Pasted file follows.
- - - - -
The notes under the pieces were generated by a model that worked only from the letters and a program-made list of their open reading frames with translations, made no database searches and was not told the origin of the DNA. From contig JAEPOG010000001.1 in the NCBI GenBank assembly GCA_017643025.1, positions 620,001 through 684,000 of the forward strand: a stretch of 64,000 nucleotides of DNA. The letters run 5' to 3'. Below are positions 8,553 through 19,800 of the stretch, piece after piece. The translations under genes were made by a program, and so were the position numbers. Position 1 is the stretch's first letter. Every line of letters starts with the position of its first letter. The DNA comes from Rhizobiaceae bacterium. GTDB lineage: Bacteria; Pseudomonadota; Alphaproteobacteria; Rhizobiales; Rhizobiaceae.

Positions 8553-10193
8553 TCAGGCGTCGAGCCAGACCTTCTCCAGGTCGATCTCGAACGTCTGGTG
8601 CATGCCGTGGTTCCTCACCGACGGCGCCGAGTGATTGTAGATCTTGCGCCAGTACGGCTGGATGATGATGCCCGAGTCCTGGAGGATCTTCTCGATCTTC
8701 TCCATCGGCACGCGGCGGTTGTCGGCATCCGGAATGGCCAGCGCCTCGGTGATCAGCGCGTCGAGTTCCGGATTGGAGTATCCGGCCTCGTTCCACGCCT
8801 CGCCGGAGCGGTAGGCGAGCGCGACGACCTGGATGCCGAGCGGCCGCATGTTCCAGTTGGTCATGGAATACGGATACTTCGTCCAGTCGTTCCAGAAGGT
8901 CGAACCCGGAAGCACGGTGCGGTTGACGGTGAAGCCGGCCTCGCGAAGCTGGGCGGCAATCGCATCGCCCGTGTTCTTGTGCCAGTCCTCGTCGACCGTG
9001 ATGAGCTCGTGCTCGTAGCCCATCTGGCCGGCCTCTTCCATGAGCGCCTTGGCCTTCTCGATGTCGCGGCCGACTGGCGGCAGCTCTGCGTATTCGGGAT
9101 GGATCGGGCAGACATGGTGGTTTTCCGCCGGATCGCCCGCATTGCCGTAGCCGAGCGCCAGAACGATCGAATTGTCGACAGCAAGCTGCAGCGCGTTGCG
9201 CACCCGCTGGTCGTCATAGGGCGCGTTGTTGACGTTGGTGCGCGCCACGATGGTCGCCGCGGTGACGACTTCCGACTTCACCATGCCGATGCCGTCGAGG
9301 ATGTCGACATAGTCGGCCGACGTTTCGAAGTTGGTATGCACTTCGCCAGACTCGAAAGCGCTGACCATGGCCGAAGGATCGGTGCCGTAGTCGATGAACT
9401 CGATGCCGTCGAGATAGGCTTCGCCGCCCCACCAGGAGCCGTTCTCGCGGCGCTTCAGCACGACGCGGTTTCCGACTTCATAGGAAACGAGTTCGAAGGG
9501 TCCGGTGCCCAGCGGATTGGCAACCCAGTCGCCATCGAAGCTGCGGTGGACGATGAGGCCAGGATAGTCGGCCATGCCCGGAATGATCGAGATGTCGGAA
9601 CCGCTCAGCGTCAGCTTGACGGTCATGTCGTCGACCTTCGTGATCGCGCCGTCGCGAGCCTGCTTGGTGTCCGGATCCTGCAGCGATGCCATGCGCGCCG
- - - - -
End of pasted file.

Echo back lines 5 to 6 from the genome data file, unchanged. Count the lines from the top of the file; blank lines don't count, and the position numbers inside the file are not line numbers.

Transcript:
8701 TCCATCGGCACGCGGCGGTTGTCGGCATCCGGAATGGCCAGCGCCTCGGTGATCAGCGCGTCGAGTTCCGGATTGGAGTATCCGGCCTCGTTCCACGCCT
8801 CGCCGGAGCGGTAGGCGAGCGCGACGACCTGGATGCCGAGCGGCCGCATGTTCCAGTTGGTCATGGAATACGGATACTTCGTCCAGTCGTTCCAGAAGGT